Stacy McCracken was born to Ruthie and Chester McCracken on July 1, 1972, in Knoxville, Tennessee. The Chester family was a proud, middle-class family. Ruthie was a children's librarian in Knoxville, and Chester was an accountant.
Ruthie made most of her children's clothing herself. Donations from church bazaars and town swap meets made up the difference between what they needed and what they could afford. As the youngest, Stacy constantly received ragged and forlorn hand-me-downs that she was never satisfied with.
All the McCracken children were obedient except for Stacy. She was a free spirit, restless and always longing for the good life. She was supremely self-confident and wouldn't listen to her parents or to anybody else. She wanted to climb the social ladder, to have money and "be somebody."
After high school, she won a Knoxville Artist's Community scholarship to attend a painter's summer class. As far as she was concerned, it her ticket into a world where she could have the finery she desired. From her high school graduation in 1990, Stacy painted and sold her paintings, also working as a waitress to make enough money to pay the bills.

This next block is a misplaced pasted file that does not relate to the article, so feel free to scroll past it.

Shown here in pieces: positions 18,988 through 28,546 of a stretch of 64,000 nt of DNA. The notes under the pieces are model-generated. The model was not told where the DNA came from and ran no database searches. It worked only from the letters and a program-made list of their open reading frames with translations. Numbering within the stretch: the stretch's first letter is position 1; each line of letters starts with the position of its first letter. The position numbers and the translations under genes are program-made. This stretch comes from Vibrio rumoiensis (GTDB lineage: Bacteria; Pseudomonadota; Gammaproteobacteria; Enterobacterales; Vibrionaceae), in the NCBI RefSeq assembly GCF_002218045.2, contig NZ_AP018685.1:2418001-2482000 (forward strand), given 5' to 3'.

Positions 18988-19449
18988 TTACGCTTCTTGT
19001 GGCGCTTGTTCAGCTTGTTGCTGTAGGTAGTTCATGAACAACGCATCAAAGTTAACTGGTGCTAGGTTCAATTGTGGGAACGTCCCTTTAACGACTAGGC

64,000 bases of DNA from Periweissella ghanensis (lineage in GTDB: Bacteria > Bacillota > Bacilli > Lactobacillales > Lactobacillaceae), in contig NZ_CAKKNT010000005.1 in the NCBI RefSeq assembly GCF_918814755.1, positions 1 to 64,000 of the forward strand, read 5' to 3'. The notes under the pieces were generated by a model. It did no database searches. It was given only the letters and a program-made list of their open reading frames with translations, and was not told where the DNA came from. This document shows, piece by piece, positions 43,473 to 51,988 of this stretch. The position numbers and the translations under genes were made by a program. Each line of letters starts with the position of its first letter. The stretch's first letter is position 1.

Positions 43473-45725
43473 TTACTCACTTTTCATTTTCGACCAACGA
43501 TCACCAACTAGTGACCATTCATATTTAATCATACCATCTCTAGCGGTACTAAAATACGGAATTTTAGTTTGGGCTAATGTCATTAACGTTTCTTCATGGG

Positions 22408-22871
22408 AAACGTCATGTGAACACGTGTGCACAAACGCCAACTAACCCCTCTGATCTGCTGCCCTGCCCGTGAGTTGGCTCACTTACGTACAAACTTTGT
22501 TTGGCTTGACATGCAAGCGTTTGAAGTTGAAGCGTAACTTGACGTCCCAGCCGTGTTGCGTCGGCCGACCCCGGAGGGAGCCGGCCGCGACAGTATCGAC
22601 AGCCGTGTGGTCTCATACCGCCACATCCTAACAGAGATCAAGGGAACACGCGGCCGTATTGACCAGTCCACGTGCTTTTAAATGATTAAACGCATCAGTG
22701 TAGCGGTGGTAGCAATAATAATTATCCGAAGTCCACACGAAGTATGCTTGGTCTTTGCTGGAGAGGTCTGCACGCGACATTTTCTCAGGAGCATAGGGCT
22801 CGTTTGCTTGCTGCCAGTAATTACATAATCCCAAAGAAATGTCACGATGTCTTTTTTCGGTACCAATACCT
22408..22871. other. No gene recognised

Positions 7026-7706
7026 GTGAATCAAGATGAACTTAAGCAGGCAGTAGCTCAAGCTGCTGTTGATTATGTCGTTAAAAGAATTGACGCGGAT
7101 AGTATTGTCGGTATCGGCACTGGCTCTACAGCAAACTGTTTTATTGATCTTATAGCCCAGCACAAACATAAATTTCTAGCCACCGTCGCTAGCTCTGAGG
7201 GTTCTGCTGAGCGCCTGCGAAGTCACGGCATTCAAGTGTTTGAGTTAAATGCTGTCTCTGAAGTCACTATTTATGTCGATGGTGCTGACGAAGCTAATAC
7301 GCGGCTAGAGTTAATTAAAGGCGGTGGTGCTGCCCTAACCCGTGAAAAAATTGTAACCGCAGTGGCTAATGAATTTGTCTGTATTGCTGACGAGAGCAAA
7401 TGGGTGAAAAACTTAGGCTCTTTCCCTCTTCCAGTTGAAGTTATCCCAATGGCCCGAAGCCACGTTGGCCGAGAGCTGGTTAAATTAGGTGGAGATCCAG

While Stacy was painting outside one morning, Joey Beecher approached her. He said nothing she painted could be as beautiful as she was and asked her to dinner. Although Joey was just a mechanic's helper at an auto body shop, Stacy thought he had great potential, and her free spirit side took over. Three months after they met, Stacy and Joey eloped and spent their honeymoon night on a Mississippi steamboat.
When Joey found work with Philip Fontaine and Stacy saw the Fontaine mansion for the first time, she thought her dreams of joining the upper class were closer than ever to becoming realized. But the longer Joey worked for Philip Fontaine, the more Stacy resented his long hours and lack of overtime pay, not to mention that the Fontaines left Joey little time to spend with her.
Despite her growing discontent, Stacy was determined to stick it out with Joey. But she always kept an eye out for some other way to improve her position in society.
The marriage bumped along until Joey lost his job when Philip Fontaine died. Since then, Joey has only worked sporadically and never found anything that paid as well as his Fontaine job had.
Stacy has become increasingly restless since Joey's been out of work, and acquaintances who know her from the local bars and restaurants where she often spends time think she may be reconsidering her commitment to her marriage.